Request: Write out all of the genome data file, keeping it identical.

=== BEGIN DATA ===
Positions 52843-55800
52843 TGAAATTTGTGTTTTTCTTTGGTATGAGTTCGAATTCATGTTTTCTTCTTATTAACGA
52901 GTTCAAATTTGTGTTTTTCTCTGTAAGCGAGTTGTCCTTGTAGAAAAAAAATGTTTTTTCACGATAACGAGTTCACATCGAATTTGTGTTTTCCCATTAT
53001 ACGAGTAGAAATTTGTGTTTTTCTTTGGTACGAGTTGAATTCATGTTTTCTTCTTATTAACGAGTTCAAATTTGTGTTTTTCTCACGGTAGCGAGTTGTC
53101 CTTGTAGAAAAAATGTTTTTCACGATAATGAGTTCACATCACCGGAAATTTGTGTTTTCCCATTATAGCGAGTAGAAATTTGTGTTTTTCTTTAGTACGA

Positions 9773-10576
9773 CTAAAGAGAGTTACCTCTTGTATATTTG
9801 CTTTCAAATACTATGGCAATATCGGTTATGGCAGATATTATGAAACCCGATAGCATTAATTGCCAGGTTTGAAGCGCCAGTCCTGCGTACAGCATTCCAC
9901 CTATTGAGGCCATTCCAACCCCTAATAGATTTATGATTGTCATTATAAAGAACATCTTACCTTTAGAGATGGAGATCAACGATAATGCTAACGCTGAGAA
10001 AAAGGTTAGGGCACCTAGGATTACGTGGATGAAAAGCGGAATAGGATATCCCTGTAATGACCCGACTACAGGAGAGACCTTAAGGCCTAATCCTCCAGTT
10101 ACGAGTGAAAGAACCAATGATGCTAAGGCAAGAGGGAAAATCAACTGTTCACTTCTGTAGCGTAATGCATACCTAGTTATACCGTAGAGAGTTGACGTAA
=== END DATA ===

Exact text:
Positions 52843-55800
52843 TGAAATTTGTGTTTTTCTTTGGTATGAGTTCGAATTCATGTTTTCTTCTTATTAACGA
52901 GTTCAAATTTGTGTTTTTCTCTGTAAGCGAGTTGTCCTTGTAGAAAAAAAATGTTTTTTCACGATAACGAGTTCACATCGAATTTGTGTTTTCCCATTAT
53001 ACGAGTAGAAATTTGTGTTTTTCTTTGGTACGAGTTGAATTCATGTTTTCTTCTTATTAACGAGTTCAAATTTGTGTTTTTCTCACGGTAGCGAGTTGTC
53101 CTTGTAGAAAAAATGTTTTTCACGATAATGAGTTCACATCACCGGAAATTTGTGTTTTCCCATTATAGCGAGTAGAAATTTGTGTTTTTCTTTAGTACGA

Positions 9773-10576
9773 CTAAAGAGAGTTACCTCTTGTATATTTG
9801 CTTTCAAATACTATGGCAATATCGGTTATGGCAGATATTATGAAACCCGATAGCATTAATTGCCAGGTTTGAAGCGCCAGTCCTGCGTACAGCATTCCAC
9901 CTATTGAGGCCATTCCAACCCCTAATAGATTTATGATTGTCATTATAAAGAACATCTTACCTTTAGAGATGGAGATCAACGATAATGCTAACGCTGAGAA
10001 AAAGGTTAGGGCACCTAGGATTACGTGGATGAAAAGCGGAATAGGATATCCCTGTAATGACCCGACTACAGGAGAGACCTTAAGGCCTAATCCTCCAGTT
10101 ACGAGTGAAAGAACCAATGATGCTAAGGCAAGAGGGAAAATCAACTGTTCACTTCTGTAGCGTAATGCATACCTAGTTATACCGTAGAGAGTTGACGTAA